As the films of director Abbas Kiarostami have become more formally elegant, it’s tempting to be satisfied with their visual beauty alone. Yet Certified Copy and now Like Someone in Love – both set and filmed outside of Kiarostami’s native Iran – are, in their own sensual way, as intellectually provocative as a scruffier docudrama such as Close-Up, from 1990. The questions of identity and duality are still here, but wow are they better lit.
Like Someone in Love largely takes place in Tokyo, where a high-end prostitute named Akiko (Rin Takanashi) begins her night in a restaurant debating whether she should accept a call from a client or meet up with her visiting grandmother. Pressured by her manager – there’s a crafty shot of him standing outside the restaurant window, so that the reflection of his white shirt appears to be haunting her – Akiko gets into a cab for the drive to the client’s home.
And so, as often happens with Kiarostami, we find ourselves in a moving vehicle. Perhaps the director prefers this scenario because it allows for multiple screens – the windshield, the other windows and the passing scenery mirrored in each one. Kiarostami needs more than one screen because he’s often projecting multiple stories simultaneously. In Certified Copy, the central couple seemed to switch from being new acquaintances to married rivals midway through. Here, Akiko is both a confident prostitute and a lost granddaughter. When she meets her much older client, Takashi (Tadashi Okuno), he’s not only a yearning man (she smells the perfume of other women on his pillow), but also a thoughtful host and dedicated scholar. Kiarostami’s movies make room for the multiple personalities we often are.
If there is a visual equivalent to that title song – the Billie Holiday version is favored here – Kiarostami seems to have found it.
There is a bit of Certified Copying going on in the film as well. Confronted by Akiko’s abusive boyfriend (Ryo Kase), Takashi doesn’t correct him when he assumes that Takashi is Akiko’s grandfather. Later, when Takashi’s nosy neighbor assumes Akiko is his granddaughter, she plays along. There’s a poignancy to both scenes that’s underscored by the jazz standard of the title. Brought together under shallow, commercial circumstances, the young woman and older man enact the deeper sort of connection for which they both long.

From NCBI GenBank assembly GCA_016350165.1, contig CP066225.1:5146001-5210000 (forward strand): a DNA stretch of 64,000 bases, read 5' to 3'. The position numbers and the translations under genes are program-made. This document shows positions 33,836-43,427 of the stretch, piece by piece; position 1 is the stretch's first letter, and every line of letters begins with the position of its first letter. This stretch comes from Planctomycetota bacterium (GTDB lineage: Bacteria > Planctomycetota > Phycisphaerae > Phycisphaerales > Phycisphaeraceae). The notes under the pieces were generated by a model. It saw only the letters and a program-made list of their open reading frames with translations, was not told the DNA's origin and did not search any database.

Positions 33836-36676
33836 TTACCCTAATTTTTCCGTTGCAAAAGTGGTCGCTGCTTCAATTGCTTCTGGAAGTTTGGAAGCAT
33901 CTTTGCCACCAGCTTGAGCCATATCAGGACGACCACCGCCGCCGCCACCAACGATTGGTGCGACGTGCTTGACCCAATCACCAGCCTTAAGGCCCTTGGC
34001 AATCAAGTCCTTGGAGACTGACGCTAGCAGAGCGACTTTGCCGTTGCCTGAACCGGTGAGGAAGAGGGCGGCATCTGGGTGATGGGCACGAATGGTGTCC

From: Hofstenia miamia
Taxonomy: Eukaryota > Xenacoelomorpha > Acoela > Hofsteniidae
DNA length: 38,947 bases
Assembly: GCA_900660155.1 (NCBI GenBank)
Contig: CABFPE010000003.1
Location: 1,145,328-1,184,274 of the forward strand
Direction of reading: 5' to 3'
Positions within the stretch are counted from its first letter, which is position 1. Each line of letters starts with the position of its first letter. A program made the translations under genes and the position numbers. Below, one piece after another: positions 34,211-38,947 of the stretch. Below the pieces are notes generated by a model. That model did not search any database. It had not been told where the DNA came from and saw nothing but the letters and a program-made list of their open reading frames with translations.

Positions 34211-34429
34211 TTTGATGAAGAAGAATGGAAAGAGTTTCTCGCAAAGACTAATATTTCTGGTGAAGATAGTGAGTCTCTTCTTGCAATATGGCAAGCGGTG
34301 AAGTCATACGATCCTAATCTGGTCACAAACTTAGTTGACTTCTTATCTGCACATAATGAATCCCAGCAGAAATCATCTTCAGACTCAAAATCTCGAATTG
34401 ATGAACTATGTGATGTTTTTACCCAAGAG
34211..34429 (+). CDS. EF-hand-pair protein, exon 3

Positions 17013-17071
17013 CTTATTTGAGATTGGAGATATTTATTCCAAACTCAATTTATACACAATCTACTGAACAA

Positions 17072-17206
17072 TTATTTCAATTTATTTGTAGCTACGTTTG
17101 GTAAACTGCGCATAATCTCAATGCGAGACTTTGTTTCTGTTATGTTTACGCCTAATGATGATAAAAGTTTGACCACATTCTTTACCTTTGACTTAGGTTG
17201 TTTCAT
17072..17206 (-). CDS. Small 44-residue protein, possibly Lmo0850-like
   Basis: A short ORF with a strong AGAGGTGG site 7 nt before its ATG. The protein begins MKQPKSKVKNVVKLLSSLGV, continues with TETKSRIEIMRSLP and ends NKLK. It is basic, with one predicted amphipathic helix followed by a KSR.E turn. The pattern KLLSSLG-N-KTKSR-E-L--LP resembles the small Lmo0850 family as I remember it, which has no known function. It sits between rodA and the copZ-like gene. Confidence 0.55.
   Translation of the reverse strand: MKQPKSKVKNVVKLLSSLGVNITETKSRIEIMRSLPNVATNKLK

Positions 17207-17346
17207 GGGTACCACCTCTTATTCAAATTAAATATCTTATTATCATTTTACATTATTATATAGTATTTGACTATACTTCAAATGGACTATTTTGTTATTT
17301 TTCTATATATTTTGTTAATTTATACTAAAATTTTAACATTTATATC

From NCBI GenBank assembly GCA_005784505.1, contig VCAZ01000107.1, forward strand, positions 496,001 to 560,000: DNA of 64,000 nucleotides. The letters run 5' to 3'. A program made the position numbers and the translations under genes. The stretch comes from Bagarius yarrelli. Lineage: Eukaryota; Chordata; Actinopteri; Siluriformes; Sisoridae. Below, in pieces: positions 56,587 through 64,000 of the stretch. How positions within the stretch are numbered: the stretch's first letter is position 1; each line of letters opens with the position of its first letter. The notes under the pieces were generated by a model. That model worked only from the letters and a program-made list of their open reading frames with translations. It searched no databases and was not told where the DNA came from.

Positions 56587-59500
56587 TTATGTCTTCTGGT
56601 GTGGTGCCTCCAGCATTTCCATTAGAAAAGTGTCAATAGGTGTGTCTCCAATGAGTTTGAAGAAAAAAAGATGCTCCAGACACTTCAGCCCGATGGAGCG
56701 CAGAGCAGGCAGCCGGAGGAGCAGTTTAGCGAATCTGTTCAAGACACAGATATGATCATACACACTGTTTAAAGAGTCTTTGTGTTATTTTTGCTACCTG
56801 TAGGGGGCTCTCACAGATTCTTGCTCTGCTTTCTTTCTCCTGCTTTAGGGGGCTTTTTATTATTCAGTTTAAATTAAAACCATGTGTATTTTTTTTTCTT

If there is a visual equivalent to that title song – the Billie Holiday version is favored here – Kiarostami seems to have found it. The color and light of Tokyo at night are gorgeously blurred, particularly when they play across one of those windshields. Takashi’s apartment has a homey glow, especially on the night that he and Akiko first meet. There’s an astonishing shot of Takashi sitting in a chair in the bedroom, while Akiko tries to tempt him to the bed, which lies behind the camera, off screen. To the right of Takashi we can see her indistinct figure in the dim blackness of a blank television. The image is both enticing and unsettling; she could be a specter from a fantasy or a bad dream. Perhaps on this night she’s both.
Takanashi, who has mostly worked in Japanese television, is arresting throughout the picture, transitioning from beleaguered girlfriend to alluring escort to aspiring granddaughter with ease. There’s a lovely long take of her in that cab, in which she listens to a series of voicemail messages from her grandmother, each one sadder than the last. Without a word or another actor to play off of, Takanashi communicates the roiling emotions that lie beyond her mostly impassive face.
If Like Someone in Love left me wanting at all, it was at the very end, which comes abruptly and with a defiant disdain for resolution of any kind. Rather than the intriguing ambiguity with which Certified Copy closed, the sudden action here verges on the arbitrary. Is this just a quirk? A nod to the recent art-cinema trend of non-ending endings? Perhaps it’s another piece of the Kiarostami puzzle, one I’m just not able to fit.